I like to begin with an action step that gets kids excited to learn passing. I learn a lot about the young children I am working with by simply interacting and assessing the skills they bring into the classroom. In the case of passing, I will line a group up on a line and give them each a basketball.
- The assessment starts by standing in front of one young child. I, then, simply ask him to pass his basketball to me and tell me his name. This two step process is more challenging for young children than you might think because if the drill is done correctly children will be caught off guard and forced to pay attention.
- Continue down the row expecting each young child to pass you the ball and tell you their name. After the third child instead of going to the fourth child, return back to the first child. By this time you, in most cases, will have lost their attention. Don't draw attention to yourself. Stand there with your arms out ready to catch their pass. Eventually, either he or she will see you or another child in the group will tell him to pass you the ball. Continue jumping around to different children having fun with the process while keeping the group on their toes.
This assessment exercise is more than just fun for kids. It shows me what I am working with and how comfortable kids are with the idea of passing. Just getting this basic knowledge of kids prevents me from setting too high of expectations, this is important. The assessment process reinforces my value as a teacher and importance of the instruction I will be teaching.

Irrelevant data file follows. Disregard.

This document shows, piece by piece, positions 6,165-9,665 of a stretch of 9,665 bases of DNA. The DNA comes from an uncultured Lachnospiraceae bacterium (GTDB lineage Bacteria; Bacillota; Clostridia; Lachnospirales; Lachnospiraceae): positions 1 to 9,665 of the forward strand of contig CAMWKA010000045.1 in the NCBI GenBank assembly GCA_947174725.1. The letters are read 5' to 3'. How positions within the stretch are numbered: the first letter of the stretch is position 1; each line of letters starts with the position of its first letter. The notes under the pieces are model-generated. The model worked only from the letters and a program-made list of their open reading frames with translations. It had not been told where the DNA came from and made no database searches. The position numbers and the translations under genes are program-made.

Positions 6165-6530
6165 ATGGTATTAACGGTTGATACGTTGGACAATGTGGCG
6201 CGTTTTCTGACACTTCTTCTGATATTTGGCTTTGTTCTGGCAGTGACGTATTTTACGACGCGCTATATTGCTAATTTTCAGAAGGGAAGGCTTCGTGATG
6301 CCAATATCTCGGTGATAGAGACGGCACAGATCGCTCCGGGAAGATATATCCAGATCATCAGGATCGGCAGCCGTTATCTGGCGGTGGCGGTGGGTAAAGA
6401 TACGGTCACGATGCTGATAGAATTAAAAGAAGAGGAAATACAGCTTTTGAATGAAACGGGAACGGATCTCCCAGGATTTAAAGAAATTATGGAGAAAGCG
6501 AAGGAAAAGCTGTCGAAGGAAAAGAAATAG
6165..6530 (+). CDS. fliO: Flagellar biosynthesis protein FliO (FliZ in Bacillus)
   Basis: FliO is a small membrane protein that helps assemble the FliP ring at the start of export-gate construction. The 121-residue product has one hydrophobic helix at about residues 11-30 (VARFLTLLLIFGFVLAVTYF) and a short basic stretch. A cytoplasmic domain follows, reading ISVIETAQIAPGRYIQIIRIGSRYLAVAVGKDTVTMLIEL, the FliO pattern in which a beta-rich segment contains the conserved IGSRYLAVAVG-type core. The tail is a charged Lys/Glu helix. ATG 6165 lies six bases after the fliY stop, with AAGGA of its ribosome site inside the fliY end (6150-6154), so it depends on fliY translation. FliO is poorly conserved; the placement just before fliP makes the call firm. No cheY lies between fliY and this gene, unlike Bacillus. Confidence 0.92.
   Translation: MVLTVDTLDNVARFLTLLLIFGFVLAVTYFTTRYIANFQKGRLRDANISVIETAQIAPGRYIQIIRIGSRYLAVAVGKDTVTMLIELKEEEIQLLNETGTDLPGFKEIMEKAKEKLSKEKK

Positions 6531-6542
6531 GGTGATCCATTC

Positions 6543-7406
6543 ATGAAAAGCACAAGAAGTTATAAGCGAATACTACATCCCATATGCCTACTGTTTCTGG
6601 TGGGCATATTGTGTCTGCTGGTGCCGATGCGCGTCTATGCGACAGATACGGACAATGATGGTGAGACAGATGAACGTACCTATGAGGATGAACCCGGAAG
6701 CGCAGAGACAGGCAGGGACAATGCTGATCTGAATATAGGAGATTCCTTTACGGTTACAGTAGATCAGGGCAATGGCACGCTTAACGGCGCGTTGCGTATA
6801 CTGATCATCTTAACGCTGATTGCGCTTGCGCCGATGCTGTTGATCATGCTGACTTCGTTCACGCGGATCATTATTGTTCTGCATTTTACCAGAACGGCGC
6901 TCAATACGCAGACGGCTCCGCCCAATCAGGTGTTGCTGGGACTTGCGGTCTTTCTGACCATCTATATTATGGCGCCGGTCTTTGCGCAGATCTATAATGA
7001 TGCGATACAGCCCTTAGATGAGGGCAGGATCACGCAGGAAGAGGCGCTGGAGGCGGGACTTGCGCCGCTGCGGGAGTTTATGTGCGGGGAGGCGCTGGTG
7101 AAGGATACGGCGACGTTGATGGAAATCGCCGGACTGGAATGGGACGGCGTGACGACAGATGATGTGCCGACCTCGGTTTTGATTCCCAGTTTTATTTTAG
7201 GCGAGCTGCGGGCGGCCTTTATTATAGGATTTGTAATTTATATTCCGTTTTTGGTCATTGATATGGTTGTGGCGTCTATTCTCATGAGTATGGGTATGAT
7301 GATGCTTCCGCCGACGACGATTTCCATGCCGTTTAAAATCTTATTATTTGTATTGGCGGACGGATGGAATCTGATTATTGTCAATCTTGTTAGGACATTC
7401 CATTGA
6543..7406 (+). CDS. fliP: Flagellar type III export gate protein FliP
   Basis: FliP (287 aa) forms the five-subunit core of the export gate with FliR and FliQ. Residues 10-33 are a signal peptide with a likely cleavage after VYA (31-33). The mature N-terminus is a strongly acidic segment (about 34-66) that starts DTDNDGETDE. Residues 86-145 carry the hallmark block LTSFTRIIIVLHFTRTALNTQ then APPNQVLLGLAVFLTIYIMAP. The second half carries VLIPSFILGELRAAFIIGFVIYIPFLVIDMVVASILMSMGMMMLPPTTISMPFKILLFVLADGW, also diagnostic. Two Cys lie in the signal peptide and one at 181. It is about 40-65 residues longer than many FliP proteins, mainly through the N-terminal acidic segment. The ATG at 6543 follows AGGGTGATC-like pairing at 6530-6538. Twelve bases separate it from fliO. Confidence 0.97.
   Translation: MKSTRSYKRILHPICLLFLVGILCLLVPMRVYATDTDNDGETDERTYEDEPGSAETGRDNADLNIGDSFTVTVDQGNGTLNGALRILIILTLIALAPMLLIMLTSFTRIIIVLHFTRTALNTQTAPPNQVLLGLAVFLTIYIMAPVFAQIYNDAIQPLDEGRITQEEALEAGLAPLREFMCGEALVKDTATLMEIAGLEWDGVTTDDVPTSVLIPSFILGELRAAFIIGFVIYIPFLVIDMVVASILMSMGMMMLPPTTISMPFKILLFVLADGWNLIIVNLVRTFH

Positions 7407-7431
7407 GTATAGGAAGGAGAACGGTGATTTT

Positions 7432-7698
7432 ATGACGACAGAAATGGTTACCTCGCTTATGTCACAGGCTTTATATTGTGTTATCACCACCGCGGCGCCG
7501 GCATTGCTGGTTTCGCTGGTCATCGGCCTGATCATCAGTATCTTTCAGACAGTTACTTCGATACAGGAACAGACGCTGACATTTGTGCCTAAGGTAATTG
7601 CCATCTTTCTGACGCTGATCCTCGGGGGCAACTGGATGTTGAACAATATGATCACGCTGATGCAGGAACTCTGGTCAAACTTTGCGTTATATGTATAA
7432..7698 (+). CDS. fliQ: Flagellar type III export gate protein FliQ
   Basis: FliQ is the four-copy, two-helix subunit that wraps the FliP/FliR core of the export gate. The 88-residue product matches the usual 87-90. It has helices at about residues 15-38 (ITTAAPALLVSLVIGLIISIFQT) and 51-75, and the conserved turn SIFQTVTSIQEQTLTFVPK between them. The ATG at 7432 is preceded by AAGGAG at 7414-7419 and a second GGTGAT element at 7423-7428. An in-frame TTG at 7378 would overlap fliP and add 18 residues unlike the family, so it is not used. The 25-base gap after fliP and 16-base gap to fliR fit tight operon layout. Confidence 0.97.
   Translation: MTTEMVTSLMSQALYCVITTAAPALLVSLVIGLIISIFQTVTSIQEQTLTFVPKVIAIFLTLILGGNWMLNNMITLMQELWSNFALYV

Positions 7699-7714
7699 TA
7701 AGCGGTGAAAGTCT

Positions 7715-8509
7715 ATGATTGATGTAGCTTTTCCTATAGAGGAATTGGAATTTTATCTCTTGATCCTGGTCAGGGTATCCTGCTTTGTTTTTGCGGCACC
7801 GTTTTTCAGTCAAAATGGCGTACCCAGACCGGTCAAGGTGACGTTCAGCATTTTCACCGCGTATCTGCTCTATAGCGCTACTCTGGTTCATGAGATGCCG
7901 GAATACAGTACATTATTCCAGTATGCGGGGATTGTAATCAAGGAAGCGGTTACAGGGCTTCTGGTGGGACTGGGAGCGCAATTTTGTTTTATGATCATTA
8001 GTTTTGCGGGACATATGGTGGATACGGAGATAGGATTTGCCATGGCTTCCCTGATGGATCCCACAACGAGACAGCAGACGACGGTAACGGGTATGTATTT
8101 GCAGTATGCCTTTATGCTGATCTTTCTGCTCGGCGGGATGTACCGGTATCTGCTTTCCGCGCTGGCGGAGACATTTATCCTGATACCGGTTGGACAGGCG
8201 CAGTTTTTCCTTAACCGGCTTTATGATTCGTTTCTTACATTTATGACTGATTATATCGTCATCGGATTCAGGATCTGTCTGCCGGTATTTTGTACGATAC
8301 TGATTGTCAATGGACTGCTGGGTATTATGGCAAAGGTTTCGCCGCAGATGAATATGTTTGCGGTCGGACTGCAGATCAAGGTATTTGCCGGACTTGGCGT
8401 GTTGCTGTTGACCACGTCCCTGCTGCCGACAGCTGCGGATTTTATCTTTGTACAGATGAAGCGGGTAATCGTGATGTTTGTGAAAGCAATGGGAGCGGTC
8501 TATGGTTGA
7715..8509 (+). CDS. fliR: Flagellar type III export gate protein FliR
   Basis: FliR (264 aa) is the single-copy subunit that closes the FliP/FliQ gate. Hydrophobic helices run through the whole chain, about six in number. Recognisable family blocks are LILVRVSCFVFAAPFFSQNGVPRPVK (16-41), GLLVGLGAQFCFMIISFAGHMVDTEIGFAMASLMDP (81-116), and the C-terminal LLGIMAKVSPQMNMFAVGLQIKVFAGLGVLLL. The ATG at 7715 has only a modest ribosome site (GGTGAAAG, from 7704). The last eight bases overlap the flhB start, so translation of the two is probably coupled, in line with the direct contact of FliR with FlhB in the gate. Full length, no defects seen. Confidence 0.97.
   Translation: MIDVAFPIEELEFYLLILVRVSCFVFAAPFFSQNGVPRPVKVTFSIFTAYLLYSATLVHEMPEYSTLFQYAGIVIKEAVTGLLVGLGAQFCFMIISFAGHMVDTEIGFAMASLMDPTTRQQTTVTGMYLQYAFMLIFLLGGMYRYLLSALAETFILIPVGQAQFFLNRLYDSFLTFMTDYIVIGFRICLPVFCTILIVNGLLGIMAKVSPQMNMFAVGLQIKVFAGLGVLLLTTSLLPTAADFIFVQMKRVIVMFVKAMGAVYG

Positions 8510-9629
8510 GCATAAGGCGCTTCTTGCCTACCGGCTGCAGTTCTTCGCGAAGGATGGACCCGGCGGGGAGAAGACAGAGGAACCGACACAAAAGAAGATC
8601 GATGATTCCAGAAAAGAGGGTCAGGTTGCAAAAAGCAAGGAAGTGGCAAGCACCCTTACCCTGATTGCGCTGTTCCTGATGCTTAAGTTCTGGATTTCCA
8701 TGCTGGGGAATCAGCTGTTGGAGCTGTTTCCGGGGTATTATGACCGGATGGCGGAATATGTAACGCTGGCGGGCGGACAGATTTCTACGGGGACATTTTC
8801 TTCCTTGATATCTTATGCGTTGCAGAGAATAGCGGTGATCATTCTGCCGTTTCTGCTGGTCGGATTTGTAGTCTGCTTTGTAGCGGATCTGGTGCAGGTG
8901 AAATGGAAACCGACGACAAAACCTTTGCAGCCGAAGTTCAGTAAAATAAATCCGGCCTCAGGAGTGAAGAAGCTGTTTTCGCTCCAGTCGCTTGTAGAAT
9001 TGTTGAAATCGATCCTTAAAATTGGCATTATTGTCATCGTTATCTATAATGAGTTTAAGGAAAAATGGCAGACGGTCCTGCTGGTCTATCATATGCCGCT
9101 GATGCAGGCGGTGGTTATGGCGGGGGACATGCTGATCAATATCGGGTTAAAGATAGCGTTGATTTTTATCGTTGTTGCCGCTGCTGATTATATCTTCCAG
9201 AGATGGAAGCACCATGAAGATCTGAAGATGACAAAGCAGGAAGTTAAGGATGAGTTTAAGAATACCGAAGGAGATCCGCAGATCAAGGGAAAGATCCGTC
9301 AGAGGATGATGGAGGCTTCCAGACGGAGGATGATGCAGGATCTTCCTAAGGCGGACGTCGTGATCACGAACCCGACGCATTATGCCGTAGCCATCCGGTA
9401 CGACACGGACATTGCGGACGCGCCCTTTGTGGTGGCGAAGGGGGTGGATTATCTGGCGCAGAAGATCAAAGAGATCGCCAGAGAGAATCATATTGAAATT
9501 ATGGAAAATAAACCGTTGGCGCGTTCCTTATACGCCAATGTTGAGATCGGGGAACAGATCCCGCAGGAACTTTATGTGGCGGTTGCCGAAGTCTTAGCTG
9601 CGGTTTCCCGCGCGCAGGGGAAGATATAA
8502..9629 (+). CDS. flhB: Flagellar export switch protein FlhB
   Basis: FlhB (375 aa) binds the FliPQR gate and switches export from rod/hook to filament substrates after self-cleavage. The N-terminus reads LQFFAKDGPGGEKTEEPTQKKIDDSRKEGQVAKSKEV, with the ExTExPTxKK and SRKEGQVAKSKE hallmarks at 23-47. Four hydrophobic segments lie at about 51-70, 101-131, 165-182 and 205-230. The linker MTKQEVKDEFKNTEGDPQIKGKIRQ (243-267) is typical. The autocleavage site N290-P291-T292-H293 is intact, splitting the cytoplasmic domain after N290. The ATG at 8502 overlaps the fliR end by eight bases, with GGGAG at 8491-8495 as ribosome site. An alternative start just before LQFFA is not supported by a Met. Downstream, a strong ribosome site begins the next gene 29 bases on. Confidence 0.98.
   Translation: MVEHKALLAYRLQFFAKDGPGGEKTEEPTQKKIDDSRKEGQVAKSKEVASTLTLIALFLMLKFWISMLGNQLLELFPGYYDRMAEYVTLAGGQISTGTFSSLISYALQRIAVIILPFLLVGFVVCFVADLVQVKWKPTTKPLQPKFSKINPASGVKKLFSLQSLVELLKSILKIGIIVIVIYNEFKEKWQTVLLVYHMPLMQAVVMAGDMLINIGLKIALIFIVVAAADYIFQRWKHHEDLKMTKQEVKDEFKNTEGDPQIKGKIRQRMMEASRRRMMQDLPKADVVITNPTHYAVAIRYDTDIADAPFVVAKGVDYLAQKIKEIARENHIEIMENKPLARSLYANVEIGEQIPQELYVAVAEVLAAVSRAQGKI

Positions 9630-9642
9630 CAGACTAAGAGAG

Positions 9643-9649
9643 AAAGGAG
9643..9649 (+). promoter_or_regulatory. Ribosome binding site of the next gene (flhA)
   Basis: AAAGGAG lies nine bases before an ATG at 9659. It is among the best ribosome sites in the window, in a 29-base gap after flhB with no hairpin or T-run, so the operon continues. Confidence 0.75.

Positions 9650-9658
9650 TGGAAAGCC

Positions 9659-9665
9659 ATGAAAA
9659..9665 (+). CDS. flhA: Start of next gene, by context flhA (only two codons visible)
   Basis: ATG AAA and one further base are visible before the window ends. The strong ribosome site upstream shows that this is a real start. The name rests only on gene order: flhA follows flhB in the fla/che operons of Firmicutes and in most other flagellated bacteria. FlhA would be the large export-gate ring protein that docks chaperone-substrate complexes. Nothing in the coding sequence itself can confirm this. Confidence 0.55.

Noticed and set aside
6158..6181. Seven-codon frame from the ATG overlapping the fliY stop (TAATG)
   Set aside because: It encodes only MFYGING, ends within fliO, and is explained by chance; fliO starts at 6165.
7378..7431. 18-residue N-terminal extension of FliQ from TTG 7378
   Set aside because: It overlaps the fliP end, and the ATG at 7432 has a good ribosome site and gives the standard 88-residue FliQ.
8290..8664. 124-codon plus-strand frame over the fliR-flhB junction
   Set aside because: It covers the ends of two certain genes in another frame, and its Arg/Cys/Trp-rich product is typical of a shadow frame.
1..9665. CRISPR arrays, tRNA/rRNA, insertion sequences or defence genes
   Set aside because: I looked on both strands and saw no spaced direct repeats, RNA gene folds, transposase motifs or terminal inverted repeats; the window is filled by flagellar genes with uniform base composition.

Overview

Step 2: Instructional Beginnings
Once back on the baseline tell players to get a basketball and squeeze it tightly between their ankles. I like to begin instruction with a story or easy question and answer session. The following is the routine I use to introduce passing in a way that young children really relate to.
- Ask participants, "What types of animals live on the farm?" Allow them time to think and respond. Make sure everyone in the group responds with at least one animal. Ideally, a chicken will have been named. If not say it, otherwise ask, "Who said chicken?"
- Next ask, "What sound does a chicken make?" and "How does a chicken flap its wings?" Next, it is time to put it all together by telling young children to show you their chicken wings and bawk loudly. Get them pumped up by bawking loudly. This is good stuff kids love that makes learning passing fun.
- Next say, "Pick up your basketball by its ears." I love saying this to children because it engages their imagination something that increases their ability to better retain what they are learning. "Do basketball's have ears," I ask. Of course they don't but this is a perfect opportunity to talk about hand placement by pointing to the basketball and ask children where the ears would be. I say, "The top?" "The front?" "The bottom?" Children know where the ears will be and that is on the side of the basketball and that just so happens to be where they need to hold the basketball when they pass.
- You should now have young children standing with their hands on the ears of the basketball and elbows in the chicken wing position. It is now time to add the step. Standing on the baseline with them holding your basketball by the ears and elbows in the chicken wing position, demonstrate how to step with one foot saying, "Step," and "Back." Repeat this 10 times (5 left leg, 5 right leg).
- Halfway through demonstrating the step, begin demonstrating how to extend their chicken wings to simulate the passing motion. Step back bringing the basketball back to the chest.